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to live our lives. they were never going to be able to make their decisions for us. they wanted us to understand that we needed to hold our core beliefs because our beliefs would shape the world we bring forth. if you believe something, make sure you mean it. once you know what you believe, try not to believe in too much. i am loath to follow folks who are certain they know everything. the ones who have a definite opinion about every headline, decision, and they can give you the answer before you ask the question. if you can't figure out who is that person, it might be you. [laughter] be one, beliefs shouldn't everything. public policy usually isn't good or evil. sometimes it is not that interesting. it is monday and and routine. it cuts across neighborhoods and ideologies. when it only allows for a single
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myopic focus, when you made your decision before you know the question, you do not have the capacity to be a leader. you leave no room for debate and missed the true role of government in public policy. you missed the chance to learn and become a better public servant. i have core beliefs. i don't have an unshakable position on every issue. i don't believe taxes are good or evil. i believe poverty is an abomination and freedom of and we havebe held to restore justice to criminal justice. [applause] i believe climate change is real but i don't believe there is one answer to solving the problem. i understand most of all that i have to accept that i may not know enough about an issue to render judgment. which is why i have to study and read everything i can. especially counter arguments to my own position. that is why we must always seek
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to understand what others believe. and why. i had a friend named bobby flank we both agreedn, we were from georgia and that was it. he introduced legislation every year that i would propose every year. we talked together and learned about one another. in the process we were able to aid one another and work together on a bill. it was about civil asset forfeiture. when bobby and i introduced an amendment together it was so startling and surprising to the body that the speaker called about and we think it passed stunned tople were say no. i listen to bobby and he listened to me and we were able to address the issue that affected his rural, white community and my urban black community. we were able to move beyond our position and hear each other's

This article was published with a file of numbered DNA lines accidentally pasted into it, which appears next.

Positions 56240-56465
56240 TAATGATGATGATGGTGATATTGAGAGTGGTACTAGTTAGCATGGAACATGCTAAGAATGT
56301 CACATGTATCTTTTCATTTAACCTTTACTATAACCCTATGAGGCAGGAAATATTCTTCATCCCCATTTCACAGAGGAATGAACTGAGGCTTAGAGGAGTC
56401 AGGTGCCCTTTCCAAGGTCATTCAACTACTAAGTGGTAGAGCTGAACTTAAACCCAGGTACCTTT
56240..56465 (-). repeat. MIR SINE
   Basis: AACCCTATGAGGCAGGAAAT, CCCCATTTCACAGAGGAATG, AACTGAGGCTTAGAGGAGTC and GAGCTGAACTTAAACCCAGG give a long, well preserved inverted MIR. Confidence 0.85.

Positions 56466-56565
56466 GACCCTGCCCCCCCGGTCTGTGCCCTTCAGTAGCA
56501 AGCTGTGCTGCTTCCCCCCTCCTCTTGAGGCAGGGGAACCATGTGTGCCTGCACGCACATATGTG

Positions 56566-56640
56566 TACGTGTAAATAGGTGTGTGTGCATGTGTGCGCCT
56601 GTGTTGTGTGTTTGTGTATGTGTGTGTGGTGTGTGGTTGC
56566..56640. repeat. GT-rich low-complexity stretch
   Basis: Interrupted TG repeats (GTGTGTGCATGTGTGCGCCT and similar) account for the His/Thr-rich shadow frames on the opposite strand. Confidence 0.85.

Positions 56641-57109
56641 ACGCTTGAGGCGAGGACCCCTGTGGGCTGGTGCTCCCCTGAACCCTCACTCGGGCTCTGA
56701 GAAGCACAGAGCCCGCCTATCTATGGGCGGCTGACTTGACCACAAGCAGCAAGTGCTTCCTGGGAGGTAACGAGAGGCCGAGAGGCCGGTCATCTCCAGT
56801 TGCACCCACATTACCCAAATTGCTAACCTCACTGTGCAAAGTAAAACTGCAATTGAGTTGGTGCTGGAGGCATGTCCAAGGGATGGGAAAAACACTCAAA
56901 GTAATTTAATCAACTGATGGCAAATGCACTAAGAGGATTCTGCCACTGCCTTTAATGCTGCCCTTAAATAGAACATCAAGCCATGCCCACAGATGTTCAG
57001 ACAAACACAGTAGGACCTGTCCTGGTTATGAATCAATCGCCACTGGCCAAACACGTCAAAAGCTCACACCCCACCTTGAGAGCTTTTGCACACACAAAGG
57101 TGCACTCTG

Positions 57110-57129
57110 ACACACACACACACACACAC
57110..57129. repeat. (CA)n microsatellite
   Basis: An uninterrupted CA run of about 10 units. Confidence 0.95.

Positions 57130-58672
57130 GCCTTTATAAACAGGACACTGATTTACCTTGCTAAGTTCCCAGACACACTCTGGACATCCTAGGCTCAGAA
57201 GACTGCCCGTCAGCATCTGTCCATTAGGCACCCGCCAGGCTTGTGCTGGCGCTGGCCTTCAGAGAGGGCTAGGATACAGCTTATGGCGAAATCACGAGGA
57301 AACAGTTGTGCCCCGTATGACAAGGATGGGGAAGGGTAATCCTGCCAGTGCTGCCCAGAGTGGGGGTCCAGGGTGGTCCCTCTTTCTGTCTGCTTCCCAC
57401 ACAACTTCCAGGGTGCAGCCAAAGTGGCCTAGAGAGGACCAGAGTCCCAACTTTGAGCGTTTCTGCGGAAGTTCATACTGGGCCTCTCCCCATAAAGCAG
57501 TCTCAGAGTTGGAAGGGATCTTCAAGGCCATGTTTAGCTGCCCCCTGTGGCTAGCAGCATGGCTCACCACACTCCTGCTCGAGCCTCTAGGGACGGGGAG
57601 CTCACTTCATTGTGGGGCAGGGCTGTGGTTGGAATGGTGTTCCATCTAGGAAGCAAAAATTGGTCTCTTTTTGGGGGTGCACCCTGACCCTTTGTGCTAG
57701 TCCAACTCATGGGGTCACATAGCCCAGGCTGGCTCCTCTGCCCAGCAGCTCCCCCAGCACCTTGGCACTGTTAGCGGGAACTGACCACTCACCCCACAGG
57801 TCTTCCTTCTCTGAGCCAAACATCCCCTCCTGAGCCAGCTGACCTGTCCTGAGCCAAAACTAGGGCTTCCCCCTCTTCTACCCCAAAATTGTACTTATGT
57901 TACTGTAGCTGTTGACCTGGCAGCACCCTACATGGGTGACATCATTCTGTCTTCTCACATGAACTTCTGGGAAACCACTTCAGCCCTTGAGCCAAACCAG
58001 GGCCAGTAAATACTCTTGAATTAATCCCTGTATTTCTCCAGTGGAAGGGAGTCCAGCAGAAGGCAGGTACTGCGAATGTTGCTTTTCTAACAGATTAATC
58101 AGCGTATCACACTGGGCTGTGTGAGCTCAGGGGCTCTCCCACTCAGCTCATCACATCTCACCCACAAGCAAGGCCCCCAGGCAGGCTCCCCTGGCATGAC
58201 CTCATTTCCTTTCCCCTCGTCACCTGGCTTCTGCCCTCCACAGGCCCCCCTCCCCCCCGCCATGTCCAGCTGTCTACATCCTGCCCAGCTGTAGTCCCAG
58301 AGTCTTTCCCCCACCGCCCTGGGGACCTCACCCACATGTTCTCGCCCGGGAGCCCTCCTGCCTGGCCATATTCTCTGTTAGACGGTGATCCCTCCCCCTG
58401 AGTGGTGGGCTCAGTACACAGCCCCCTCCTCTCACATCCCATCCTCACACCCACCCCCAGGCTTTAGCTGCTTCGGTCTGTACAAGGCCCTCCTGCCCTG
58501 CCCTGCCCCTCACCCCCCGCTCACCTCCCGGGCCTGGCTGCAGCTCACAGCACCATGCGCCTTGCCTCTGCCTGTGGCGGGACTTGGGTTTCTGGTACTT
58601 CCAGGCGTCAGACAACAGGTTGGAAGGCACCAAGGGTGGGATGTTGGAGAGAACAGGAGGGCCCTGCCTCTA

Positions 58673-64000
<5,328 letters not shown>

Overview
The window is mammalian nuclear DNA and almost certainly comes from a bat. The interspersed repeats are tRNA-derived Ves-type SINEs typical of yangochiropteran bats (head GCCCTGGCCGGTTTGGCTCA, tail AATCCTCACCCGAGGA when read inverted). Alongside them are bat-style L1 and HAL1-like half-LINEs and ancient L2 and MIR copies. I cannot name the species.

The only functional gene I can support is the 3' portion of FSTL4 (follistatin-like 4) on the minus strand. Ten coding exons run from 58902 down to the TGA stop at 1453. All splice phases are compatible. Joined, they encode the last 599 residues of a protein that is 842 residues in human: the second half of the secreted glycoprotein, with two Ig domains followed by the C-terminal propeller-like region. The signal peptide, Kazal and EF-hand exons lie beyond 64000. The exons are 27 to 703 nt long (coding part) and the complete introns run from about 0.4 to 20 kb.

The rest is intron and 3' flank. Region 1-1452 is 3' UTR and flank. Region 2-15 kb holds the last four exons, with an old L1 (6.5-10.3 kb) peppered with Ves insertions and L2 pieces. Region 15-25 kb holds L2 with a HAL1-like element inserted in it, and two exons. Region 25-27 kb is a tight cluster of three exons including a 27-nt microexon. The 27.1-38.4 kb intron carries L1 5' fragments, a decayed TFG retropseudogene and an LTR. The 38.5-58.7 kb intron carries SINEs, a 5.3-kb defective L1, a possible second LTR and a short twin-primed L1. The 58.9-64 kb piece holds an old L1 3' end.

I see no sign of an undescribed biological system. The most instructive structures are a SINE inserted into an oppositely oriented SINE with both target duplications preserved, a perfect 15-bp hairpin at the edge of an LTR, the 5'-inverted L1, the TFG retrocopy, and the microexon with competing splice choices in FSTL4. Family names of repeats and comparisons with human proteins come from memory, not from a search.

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arguments and find a solution. the truest road to good decision-making is acknowledging the other guy might have a point. even if it is not yours. if it turns out the new information alters your thinking , the terrifying reality may be that you are accused of flip-flopping. i know that is the death sentence to any ambition. as a society who seeks to champion knowledge, we must accept that a person can change what he or she believes, as long as that change is authentic and grounded in an examination of philosophy and reality. changing who you are to accommodate others or to advance your career is not worthy of real leaders. [applause] hear me clearly in this day and age. when evolution is based on investigation and interrogation, when people are willing to admit date made a mistake, that should
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be celebrated and welcomed. it makes us smarter, it makes us stronger. [applause] as you enter the world of public affairs for the first time or on a return ticket, became to know if you are evolving or caving in. the internet will never let you forget. whether you leave here destined to be an administrator or policymaker or active citizen, always be clear in your mind the difference between principal and policy, belief and behavior, policy is what we should do, principal belief is why we do it. know what you believe, know why you believe it and be willing to understand the other side. know what you believe and next, know what you want. you may have heard that in 2018 i ran for governor of georgia.
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[laughter] [applause] the first two weeks after i i reachedy candidacy out to friends and family to raise the absurd amount of money. my family has no money so i was mostly calling friends. in the course of this process i reused -- raised over $42 million, the most of any candidate in georgia history. it didn't start out that way. i started calling friends, people who invested in me when i ran for legislature in 2006. people who invested in me when i became minority leader. people who supported the organization i started to register more than 300,000 people of color in the state of georgia. people who stood with me at every turn. over and over i would call and hear stacy we think you are so talented. stacy i think you are qualified.
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but you are a black woman. i was like i know. [laughter] ify whispered it to me as they were giving me a terminal diagnosis. capableided what i was of based on what they saw. not based on what they knew. people i had known for years kept telling me that i wasn't ready for this. it was suggested that i support the other person running and asked for a role in her duration. that didn't work for me then and it doesn't work for me now. [applause] i was told i needed to wait until georgia was ready for me. i was told to wait my turn. while, listening to people who supported me for many years, i started to wonder if maybe they were correct.